~Marzipan and almond paste are different things, believe it or not. Will marzipan work here? Ya know, maybe it would, but proceed at your own risk because I haven’t tried it.
7 oz almond paste
6 oz extra firm silken tofu (vacuum packed kind, like Mori-nu)
1 cup almond milk (or your favorite non-dairy milk)
1 cup granulated sugar
1 teaspoon pure vanilla extract
1/2 cup refined coconut oil, melted
2 cups all-purpose flour
1 1/2 teaspoons baking powder
1/2 teaspoon salt
Preheat oven to 350 F. Lightly grease an 8-loaf mini-loaf pan.
Break almond paste up into smaller pieces and drop into a blender. Add the tofu, almond milk, and sugar. Blend until smooth, scraping down the sides with a rubber spatula to make sure you get everything. Add the vanilla and stream in the melted coconut oil and blend again.
Transfer mixture to a large mixing bowl. Sift in flour, baking powder and salt and whisk until smooth. An electric hand mixer will work best because the batter is quite thick, but a strong metal whisk will get the job done, too.
Fill mini-loaf compartments about 3/4 full, this should be about 1/2 cup of batter. Bake for for 30 minutes, then lower heat to 325 F and bake for 10 more minutes, until lightly browned and firm to the touch.
Remove from the oven and let cool for a few minutes, then transfer to a cooling rack to cool completely. Serve with cream and strawberries.
I received this question on Facebook after posting Rice Noodle Salad With Grapefruit-Sriracha Vinaigrette:
“What is the secret to getting nicely browned, crispyish tofu, like what a restaurant would serve? Mine always comes out kinda soft, mushy, etc. I recently tried a firmer tofu – I even pressed out the water. It was better, but still not what I was hoping for. Any tips?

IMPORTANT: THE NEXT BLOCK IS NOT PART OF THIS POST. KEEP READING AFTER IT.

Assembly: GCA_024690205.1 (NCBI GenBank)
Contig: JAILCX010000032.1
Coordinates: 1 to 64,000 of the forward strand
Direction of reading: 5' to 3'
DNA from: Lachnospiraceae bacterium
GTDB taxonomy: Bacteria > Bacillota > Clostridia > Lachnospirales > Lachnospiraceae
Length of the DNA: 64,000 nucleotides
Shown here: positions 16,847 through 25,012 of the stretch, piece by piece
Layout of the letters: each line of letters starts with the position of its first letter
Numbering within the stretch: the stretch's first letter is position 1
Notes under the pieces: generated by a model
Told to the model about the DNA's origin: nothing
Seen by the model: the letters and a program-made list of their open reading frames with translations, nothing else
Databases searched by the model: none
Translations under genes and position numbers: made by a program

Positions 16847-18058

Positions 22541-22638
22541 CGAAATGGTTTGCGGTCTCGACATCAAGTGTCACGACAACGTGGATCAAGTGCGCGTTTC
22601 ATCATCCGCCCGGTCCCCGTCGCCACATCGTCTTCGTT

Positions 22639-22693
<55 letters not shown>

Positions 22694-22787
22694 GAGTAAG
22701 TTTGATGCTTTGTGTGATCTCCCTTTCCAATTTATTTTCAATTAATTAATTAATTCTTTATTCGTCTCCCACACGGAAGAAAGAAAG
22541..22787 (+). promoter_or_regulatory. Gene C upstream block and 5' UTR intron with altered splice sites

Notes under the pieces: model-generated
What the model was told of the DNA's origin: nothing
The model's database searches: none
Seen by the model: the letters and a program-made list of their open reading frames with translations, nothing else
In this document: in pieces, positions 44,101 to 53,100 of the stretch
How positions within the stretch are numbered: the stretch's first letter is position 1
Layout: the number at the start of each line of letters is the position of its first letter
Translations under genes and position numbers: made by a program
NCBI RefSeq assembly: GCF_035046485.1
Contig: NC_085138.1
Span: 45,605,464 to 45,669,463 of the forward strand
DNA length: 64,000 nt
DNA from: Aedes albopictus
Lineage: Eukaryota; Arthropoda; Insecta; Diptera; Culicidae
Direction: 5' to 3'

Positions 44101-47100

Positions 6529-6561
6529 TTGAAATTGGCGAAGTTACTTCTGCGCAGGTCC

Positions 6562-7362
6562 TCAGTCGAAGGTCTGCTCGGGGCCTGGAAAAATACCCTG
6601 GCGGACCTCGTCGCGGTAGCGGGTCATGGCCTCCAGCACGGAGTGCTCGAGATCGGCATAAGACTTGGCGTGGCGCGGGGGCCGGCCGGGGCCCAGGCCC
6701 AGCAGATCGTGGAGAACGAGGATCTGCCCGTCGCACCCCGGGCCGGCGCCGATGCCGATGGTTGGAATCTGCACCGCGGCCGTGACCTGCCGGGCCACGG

Signed, Soggy Soy In Sacramento”
Dear Soggy Soy,
You are definitely off to a good start by using firmer tofu. I recommend extra-firm tofu, but you can even find super-firm varieties. And yes, pressing tofu is great for soaking up marinade. But the secret to nicely browned tofu isn’t necessarily the tofu itself. The secret is (cue ominous music)….your equipment.
Now, I’m not saying to go out and purchase a $12,000 Viking stove (but if you get one, pick one up for me, too.) The tools I recommend are affordable objects that will take you a long, long way.
1) A cast iron pan. A well-seasoned cast iron pan, to be specific. Even a good quality stainless steel pan won’t do the trick, unless you’re frying it in tons of oil. And even then, your “mush risk” may be high. And those cheapo non-stick pans, well, they may work for a few months, but yuck.
Cast iron will last you a lifetime. And through that lifetime, it’s functions will only improve, because the more you use it, the smoother and more non-stick it becomes.
Because it heats quickly and evenly, it’s ideal for tossing around tofu with minimal oil, without fear or burning or mushing. And another added benefit is that it can go from stovetop to oven, if you ever need to finish something off down below. So get yourself a preseasoned cast iron pan and fall in love. Or better yet, steal a really well-seasoned one from your best friend’s mom, like I did. It’s from the seventies and works like a charm!